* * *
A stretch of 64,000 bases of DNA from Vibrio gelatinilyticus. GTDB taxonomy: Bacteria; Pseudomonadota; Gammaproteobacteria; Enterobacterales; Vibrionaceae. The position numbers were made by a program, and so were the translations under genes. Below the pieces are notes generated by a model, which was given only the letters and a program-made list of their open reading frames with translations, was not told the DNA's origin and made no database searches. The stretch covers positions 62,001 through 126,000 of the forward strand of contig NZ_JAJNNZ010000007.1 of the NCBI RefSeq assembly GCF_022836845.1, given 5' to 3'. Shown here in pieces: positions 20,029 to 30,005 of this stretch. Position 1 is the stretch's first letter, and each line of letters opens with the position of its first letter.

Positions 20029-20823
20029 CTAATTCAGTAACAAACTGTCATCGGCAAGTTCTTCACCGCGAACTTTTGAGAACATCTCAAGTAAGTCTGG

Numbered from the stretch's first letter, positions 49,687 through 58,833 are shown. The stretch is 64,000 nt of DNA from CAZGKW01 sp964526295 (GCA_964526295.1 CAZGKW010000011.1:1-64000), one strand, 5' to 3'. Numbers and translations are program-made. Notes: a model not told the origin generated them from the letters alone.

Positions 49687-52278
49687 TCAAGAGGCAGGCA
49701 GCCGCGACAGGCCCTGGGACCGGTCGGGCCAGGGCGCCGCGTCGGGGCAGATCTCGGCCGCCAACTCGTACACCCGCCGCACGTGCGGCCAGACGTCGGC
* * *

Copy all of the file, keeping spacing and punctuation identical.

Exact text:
A stretch of 64,000 bases of DNA from Vibrio gelatinilyticus. GTDB taxonomy: Bacteria; Pseudomonadota; Gammaproteobacteria; Enterobacterales; Vibrionaceae. The position numbers were made by a program, and so were the translations under genes. Below the pieces are notes generated by a model, which was given only the letters and a program-made list of their open reading frames with translations, was not told the DNA's origin and made no database searches. The stretch covers positions 62,001 through 126,000 of the forward strand of contig NZ_JAJNNZ010000007.1 of the NCBI RefSeq assembly GCF_022836845.1, given 5' to 3'. Shown here in pieces: positions 20,029 to 30,005 of this stretch. Position 1 is the stretch's first letter, and each line of letters opens with the position of its first letter.

Positions 20029-20823
20029 CTAATTCAGTAACAAACTGTCATCGGCAAGTTCTTCACCGCGAACTTTTGAGAACATCTCAAGTAAGTCTGG

Numbered from the stretch's first letter, positions 49,687 through 58,833 are shown. The stretch is 64,000 nt of DNA from CAZGKW01 sp964526295 (GCA_964526295.1 CAZGKW010000011.1:1-64000), one strand, 5' to 3'. Numbers and translations are program-made. Notes: a model not told the origin generated them from the letters alone.

Positions 49687-52278
49687 TCAAGAGGCAGGCA
49701 GCCGCGACAGGCCCTGGGACCGGTCGGGCCAGGGCGCCGCGTCGGGGCAGATCTCGGCCGCCAACTCGTACACCCGCCGCACGTGCGGCCAGACGTCGGC